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Australian doctors transplants first circulatory death human heart

Australian doctors transplants first circulatory death human heart

The St Vincent’s Hospital Heart Lung Transplant Unit has carried out the world’s first distant procurement of hearts donated after circulatory death (DCD). These hearts were subsequently resuscitated and then successfully transplanted into patients with end-stage heart failure Continue reading

Growing a blood vessel in a week

Growing a blood vessel in a week

The technology for creating new tissues from stem cells has taken a giant leap forward. Three tablespoons of blood are all that is needed to grow a brand new blood vessel in just seven days. Continue reading

Without swift influx of substantial aid, Ebola epidemic in Africa poised to explode

Without swift influx of substantial aid, Ebola epidemic in Africa poised to explode

The Ebola virus disease epidemic already devastating swaths of West Africa will likely get far worse in the coming weeks and months unless international commitments are significantly and immediately increased, new research led by Yale researchers predicts. The findings are published online first in The Lancet Infectious Diseases . A team of seven scientists from Yale’s Schools of Public Health and Medicine and the Ministry of Health and Social Welfare in Liberia developed a mathematical transmission model of the viral disease and applied it to Liberia’s most populous county, Montserrado, an area already hard hit Continue reading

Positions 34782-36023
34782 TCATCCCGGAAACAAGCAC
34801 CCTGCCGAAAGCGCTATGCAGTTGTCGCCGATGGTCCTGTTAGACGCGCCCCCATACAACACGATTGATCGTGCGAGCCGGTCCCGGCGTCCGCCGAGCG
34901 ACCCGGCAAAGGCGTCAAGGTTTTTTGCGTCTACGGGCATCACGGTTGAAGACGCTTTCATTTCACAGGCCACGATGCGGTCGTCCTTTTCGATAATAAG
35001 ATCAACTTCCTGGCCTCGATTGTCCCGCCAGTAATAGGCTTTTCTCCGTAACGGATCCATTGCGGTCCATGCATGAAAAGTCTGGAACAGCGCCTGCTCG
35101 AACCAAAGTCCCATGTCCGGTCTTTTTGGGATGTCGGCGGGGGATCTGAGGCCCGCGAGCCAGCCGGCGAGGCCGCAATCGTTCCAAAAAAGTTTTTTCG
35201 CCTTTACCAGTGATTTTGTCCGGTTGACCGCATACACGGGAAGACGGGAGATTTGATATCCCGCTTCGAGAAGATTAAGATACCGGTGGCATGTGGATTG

Without swift influx of substantial aid, Ebola epidemic in Africa poised to explode

Without swift influx of substantial aid, Ebola epidemic in Africa poised to explode

The Ebola virus disease epidemic already devastating swaths of West Africa will likely get far worse in the coming weeks and months unless international commitments are significantly and immediately increased, new research led by Yale researchers predicts. The findings are published online first in The Lancet Infectious Diseases . A team of seven scientists from Yale’s Schools of Public Health and Medicine and the Ministry of Health and Social Welfare in Liberia developed a mathematical transmission model of the viral disease and applied it to Liberia’s most populous county, Montserrado, an area already hard hit Continue reading

Finally: Missing link between vitamin D, prostate cancer

Finally: Missing link between vitamin D, prostate cancer

A University of Colorado Cancer Center study recently published in the journal Prostate offers compelling evidence that inflammation may be the link between Vitamin D and prostate cancer. Specifically, the study shows that the gene GDF-15, known to be upregulated by Vitamin D, is notably absent in samples of human prostate cancer driven by inflammation Continue reading

Bipolar disorder discovery at the nano level

Bipolar disorder discovery at the nano level